Dictator: (Cicero Trilogy 3) Hardcover – 8 Oct. 2015
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"Robert Harris’s Cicero trilogy ends in grand style…the culmination of 12 years work and a remarkable literary achievement" (Observer)
"The book works…more than that; at times it sings… Thrillers are supposed to thrill, but few really do raise your heart rate and short-circuit your critical faculties…Exhilarating…This trilogy deserves the highest compliment that can be paid to a work of historical fiction" (The Times)
"Robert Harris completes his wonderful trilogy based on the life of Cicero. I haven’t enjoyed Roman history more since Robert Graves’s I, Claudius" (Anthony Horowitz Guardian, Book of the Year)
"Harris’s fascination with politics galvanises his impressive knowledgeableness into compulsive fiction" (Peter Kemp The Sunday Times, Books of the Year)
"Harris is brilliant at the political then-as-now, giving Caesar with a hint of Blair – and also of Thatcher" (Peter Stothard Spectator)
"Staying close to the sources, Harris picks his way masterfully through Cicero’s personal and political dilemmas…superb…does full justice to one of Rome’s most interesting complex and humane statesmen, whose pragmatic political treatises proved so influential during the renaissance and enlightenment" (Evening Standard)
"Harris skilfully navigates these fraught years in Cicero’s life … Dictator triumphs" (The New Stateman)
"A superior historical thriller" (Fiona Wilson The Times, Books of the Year)
"Harris’ version of Cicero is a tremendous creation" (Independent)
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Once again this book has been historically very well researched and the details are described in a most immaculate way.
Just like its two predecessors this book is once again narrated by Tiro, former slave but now Cicero's secretary.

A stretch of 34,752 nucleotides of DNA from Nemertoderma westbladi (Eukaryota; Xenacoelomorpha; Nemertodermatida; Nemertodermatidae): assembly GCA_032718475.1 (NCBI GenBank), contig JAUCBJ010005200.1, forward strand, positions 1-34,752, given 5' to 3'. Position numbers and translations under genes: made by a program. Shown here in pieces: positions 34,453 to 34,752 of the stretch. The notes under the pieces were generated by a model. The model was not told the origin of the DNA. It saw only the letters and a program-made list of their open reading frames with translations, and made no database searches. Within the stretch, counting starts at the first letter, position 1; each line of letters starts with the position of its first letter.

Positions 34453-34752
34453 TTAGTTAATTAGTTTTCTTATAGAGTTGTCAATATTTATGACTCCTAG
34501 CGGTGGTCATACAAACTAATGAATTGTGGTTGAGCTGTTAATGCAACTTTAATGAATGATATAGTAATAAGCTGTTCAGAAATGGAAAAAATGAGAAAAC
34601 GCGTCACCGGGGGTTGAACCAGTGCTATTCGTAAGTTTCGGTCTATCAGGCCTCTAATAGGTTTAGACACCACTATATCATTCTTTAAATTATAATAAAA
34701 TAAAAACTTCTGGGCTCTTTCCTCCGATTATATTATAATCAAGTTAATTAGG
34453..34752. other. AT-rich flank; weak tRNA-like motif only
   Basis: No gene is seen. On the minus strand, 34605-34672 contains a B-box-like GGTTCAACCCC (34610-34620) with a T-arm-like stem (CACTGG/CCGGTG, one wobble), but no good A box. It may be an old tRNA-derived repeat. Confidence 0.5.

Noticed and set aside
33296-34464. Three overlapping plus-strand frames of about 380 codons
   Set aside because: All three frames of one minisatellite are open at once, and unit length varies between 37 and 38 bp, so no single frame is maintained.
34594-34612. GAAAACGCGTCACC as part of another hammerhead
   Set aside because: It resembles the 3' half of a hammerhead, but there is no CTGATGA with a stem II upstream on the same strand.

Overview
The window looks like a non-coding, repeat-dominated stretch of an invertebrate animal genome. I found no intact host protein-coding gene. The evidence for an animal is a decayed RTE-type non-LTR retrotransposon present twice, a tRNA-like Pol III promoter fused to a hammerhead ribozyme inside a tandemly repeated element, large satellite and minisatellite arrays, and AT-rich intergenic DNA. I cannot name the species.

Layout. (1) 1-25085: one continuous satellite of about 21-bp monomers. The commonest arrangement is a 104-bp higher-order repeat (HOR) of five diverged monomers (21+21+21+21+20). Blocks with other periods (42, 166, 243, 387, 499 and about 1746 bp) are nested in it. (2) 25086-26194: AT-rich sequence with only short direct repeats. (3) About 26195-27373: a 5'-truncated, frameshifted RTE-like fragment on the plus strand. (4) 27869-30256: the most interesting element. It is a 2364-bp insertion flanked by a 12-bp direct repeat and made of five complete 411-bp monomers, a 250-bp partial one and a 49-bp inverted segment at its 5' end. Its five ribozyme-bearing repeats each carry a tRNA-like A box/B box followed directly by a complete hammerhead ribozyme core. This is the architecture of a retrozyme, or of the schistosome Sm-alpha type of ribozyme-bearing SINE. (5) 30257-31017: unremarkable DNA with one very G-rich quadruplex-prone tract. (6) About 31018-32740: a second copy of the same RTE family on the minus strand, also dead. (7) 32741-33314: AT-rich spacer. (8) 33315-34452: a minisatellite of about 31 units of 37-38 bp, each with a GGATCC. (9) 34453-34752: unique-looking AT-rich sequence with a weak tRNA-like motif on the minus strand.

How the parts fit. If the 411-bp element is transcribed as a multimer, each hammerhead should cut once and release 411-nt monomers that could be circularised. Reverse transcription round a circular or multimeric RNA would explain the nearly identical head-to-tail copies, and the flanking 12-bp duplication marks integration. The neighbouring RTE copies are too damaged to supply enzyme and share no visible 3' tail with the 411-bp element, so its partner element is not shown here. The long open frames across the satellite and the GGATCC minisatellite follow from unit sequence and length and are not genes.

What I would like to mention also, is that Tiro was the inventor and thus the first man to use a shorthand system to record speech, and until to this day certain traces of it are still surviving and still in use, and this same man who according to legend will become 100 years old, what a man!
This book contains the last fifteen years of the Roman stateman's life, with all the ups and downs, and this is all brought to us in a most thrilling fashion by the author.
You must also remember that Cicero was a man from lowly origin, but eventually also a man who will become, with the skill of a brilliant orator and also his huge intellect, consul at the youngest permitted age of forty-two.
The story of Dictator begins after Cicero has fled Rome due to the fact that he opposes the triumvirate of Julius Caesar, Pompey the Great and Marcus Crassus, and the story will unfold further in a most exciting way right till the end.
What follows is a story of unbelievable quality, simply because after his return to Rome Cicero will become a glorious and powerful man, but again life in politics also means betrayal and treachery from various sources, and after the death of Julius Caesar, life in Rome is in turmoil because of the struggle of who will take the power in Rome, and finally in the end Cicero is assasinated by his enemies.
So this is the story of Cicero, a brave and brilliant but also a fearful man, who died because of his principals and opinions, in the hard and brutish world of the Republic of Rome.
Highly recommended, for this is a superb Roman creation with "A Thrilling and Brutal Conclusion"!
The trilogy as a whole seems to me an exceptionally fine achievement. few have brought the Roman world so potently to life.
Top international reviews